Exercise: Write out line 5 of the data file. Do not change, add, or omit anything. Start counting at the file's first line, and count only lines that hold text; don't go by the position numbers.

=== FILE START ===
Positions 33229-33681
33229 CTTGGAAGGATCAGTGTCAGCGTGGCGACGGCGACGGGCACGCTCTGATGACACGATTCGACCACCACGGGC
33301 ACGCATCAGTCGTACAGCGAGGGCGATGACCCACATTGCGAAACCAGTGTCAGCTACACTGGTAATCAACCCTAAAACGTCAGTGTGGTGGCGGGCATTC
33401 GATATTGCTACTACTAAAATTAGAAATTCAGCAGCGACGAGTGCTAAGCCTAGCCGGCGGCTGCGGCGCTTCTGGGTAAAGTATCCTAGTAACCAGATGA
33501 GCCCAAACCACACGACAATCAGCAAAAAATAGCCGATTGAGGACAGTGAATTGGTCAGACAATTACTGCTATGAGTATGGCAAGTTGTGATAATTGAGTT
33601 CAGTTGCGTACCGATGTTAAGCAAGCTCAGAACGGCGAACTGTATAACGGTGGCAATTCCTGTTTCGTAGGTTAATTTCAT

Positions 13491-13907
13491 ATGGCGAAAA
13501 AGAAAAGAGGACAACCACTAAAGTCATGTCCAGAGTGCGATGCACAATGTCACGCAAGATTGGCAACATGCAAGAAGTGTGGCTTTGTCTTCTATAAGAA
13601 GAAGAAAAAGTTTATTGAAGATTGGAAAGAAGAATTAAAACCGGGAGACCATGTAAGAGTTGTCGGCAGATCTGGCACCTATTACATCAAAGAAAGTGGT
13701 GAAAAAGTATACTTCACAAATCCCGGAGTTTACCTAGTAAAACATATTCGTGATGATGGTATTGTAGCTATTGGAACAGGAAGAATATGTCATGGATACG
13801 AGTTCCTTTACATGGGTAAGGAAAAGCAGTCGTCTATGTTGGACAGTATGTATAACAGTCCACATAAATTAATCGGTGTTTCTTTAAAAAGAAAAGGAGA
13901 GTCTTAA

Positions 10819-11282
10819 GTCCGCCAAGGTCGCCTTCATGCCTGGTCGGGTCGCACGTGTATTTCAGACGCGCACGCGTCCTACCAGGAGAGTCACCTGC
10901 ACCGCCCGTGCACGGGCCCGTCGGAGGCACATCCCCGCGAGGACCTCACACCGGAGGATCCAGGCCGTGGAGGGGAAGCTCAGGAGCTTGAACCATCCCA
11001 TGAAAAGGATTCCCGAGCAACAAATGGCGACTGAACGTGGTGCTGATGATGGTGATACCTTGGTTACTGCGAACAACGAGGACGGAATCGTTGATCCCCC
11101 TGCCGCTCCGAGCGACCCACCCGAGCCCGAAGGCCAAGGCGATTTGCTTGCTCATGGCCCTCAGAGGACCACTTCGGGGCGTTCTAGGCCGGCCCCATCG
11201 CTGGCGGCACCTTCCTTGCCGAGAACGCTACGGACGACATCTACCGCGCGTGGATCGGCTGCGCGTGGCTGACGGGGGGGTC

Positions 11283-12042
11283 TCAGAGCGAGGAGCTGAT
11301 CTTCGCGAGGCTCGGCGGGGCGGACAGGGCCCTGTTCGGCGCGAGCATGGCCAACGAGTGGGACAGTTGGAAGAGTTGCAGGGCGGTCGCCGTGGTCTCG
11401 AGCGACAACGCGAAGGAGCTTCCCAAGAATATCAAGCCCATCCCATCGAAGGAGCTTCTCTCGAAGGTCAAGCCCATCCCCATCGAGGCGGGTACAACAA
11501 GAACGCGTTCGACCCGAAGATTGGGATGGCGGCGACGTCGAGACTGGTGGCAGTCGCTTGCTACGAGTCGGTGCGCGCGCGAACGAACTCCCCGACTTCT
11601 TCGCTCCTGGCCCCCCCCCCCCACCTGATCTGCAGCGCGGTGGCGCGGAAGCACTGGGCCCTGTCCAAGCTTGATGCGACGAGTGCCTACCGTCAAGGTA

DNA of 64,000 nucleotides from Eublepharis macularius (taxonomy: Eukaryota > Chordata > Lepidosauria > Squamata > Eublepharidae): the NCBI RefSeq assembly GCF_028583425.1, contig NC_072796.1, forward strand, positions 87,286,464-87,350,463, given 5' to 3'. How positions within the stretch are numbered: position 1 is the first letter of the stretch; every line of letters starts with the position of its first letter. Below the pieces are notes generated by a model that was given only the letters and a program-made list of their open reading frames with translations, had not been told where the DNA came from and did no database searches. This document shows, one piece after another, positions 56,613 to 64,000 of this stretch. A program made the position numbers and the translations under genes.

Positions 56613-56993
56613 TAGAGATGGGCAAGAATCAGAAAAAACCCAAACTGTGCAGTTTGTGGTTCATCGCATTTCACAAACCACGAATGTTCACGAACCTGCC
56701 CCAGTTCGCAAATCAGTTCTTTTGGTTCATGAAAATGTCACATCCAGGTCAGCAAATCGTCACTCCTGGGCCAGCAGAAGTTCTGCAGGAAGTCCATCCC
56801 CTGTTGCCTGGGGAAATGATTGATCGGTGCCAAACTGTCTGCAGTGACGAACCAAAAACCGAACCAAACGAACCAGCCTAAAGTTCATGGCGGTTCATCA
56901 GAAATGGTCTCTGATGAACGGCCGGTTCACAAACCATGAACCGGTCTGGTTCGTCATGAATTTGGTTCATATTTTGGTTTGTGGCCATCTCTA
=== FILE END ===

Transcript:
33501 GCCCAAACCACACGACAATCAGCAAAAAATAGCCGATTGAGGACAGTGAATTGGTCAGACAATTACTGCTATGAGTATGGCAAGTTGTGATAATTGAGTT